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Earth

Ancient Megadrought Entombed Dodos In Poisonous Fecal Cocktail 55

Posted by samzenpus
from the now-that's-a-way-to-go dept.
sciencehabit writes: Nine hundred kilometers off the east coast of Madagascar lies the tiny island paradise of Mauritius. The waters are pristine, the beaches bright white, and the average temperature hovers between 22C and 28C (72F to 82F) year-round. But conditions there may not have always been so idyllic. A new study suggests that about 4000 years ago, a prolonged drought on the island left many of the native species, such as dodo birds and giant tortoises, dead in a soup of poisonous algae and their own feces.

Comment: Look at Panasonic's tablet (Score 1) 450

by Ed Avis (#49231947) Attached to: Reactions to the New MacBook and Apple Watch
The real competition (in features, that is, not price) for an Apple tablet would be the Panasonic Toughpad 4k, a monster 20-inch tablet with 3840x2560 resolution (that is, 4:3 aspect ratio). It's a beautiful piece of kit but hugely expensive. Apple could put the same panel in a 20 inch "iPad Pro" or "MacPad" and if priced more keenly it could sell well among those doing graphics work who want something more portable than a desktop.
Graphics

Khronos Group Announces Vulkan To Compete Against DirectX 12 91

Posted by timothy
from the cross-platform-good dept.
Phopojijo writes The Khronos Group has announced the Vulkan API for compute and graphics. Its goal is to compete against DirectX 12. It has some interesting features, such as queuing to multiple GPUs and an LLVM-based bytecode for its shading language to remove the need for a compiler from the graphics drivers. Also, the API allows graphics card vendors to support Vulkan with drivers back to Windows XP "and beyond."
Censorship

Inside the North Korean Data Smuggling Movement 62

Posted by timothy
from the western-imperialists-violating-the-kim-family's-rights dept.
Sparrowvsrevolution writes A new Wired magazine story goes inside the North Korean rebel movement seeking to overthrow Kim Jong-un by smuggling USB drives into the country packed with foreign television and movies. As the story describes, one group has stashed USB drives in Chinese cargo trucks. Another has passed them over from tourist boats that meet with fishermen mid-river. Others arrange USB handoffs at the Chinese border in the middle of the night with walkie talkies, laser pointers, and bountiful bribes. Even Kim assassination comedy The Interview, which the North Korean government allegedly hacked Sony to prevent from being released, has made it into the country: Chinese traders' trucks carried 20 copies of the film across the border the day after Christmas, just two days after its online release.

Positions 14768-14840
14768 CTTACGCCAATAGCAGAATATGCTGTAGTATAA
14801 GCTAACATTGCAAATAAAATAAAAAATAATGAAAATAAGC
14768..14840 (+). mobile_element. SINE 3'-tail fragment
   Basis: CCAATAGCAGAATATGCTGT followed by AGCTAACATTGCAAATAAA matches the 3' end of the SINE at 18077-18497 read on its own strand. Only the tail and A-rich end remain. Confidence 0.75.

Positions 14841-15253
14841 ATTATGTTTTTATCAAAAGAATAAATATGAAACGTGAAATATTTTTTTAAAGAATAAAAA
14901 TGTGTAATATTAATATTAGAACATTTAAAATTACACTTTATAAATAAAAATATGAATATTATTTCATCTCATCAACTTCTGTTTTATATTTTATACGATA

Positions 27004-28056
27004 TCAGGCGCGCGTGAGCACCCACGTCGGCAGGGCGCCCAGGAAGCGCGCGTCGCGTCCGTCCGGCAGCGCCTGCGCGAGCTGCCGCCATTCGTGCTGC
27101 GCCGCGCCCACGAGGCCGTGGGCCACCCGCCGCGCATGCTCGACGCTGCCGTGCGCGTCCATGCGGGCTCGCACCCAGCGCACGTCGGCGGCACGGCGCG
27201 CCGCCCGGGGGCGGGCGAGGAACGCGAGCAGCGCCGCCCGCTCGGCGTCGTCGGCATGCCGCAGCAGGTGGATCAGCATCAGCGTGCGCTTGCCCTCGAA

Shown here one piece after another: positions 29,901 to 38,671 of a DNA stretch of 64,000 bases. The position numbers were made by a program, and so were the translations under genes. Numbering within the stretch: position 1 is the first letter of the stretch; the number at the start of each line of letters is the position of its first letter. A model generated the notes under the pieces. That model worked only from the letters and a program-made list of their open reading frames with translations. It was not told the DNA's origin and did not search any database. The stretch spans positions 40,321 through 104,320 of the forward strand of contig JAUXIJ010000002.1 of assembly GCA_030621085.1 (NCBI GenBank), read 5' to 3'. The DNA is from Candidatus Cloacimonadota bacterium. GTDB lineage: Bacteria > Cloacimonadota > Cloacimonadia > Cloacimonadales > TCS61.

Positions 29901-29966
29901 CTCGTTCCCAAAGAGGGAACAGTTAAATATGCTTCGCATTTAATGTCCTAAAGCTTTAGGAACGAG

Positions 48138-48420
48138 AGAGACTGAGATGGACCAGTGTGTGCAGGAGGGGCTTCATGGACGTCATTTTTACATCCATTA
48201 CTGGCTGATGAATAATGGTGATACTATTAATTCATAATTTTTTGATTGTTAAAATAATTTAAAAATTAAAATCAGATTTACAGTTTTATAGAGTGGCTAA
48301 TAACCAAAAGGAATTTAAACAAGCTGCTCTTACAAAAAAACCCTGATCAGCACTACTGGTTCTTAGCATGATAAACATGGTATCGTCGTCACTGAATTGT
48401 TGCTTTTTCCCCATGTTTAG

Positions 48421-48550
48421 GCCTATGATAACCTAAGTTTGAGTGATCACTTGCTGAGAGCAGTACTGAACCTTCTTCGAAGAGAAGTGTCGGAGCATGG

Comment: Re:Irrelevent (Score 1) 94

You're right that Dell laptops are relatively easy to modify and upgrade - for a laptop. But still you can't expect to transplant a motherboard into any but the most closely related model. I upgraded my old M90 to an M6300 by replacing the motherboard, CPU and memory. For the M6400, I believe that the motherboard and case from the M6500 should be compatible (provided you change the CPU and CPU heatsink) but I cannot be entirely sure. The newer 17 inch Dell models have 1920x1080 screens instead of 1920x1200. You couldn't jam the older screen into them because it is physically a different size, even if the connector turns out to be the same.
Earth

Fish Found Living Half a Mile Under Antarctic Ice 79

Posted by timothy
from the we're-going-to-need-a-lot-more-line dept.
BarbaraHudson (3785311) writes "Researchers were startled to find fish, crustaceans and jellyfish investigating a submersible camera after drilling through nearly 2,500 feet (740 meters) of Antarctic ice. The swimmers are in one of the world's most extreme ecosystems, hidden beneath the Ross Ice Shelf, roughly 530 miles (850 kilometers) from the open ocean. "This is the closest we can get to something like Europa," said Slawek Tulaczyk, a glaciologist at the University of California, Santa Cruz and a chief scientist on the drilling project. More pictures here."

Comment: Re:Modern Technology (Score 2) 189

by Ed Avis (#48766465) Attached to: UK Government Department Still Runs VME Operating System Installed In 1974
I think you're missing the point. It is not about hardware durability. The original hardware installed in 1974 has long since been replaced (probably several times over). It is the software that costs money over the long term - hiring programmers to maintain it. And it is the software that is the reason the system hasn't been replaced with something else.

Testing can show the presense of bugs, but not their absence. -- Dijkstra

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